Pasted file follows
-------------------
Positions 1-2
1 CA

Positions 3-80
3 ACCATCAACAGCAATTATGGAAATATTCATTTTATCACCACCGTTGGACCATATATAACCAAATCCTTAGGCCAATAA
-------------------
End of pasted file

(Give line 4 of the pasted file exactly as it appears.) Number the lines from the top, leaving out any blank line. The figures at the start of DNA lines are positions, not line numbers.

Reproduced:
3 ACCATCAACAGCAATTATGGAAATATTCATTTTATCACCACCGTTGGACCATATATAACCAAATCCTTAGGCCAATAA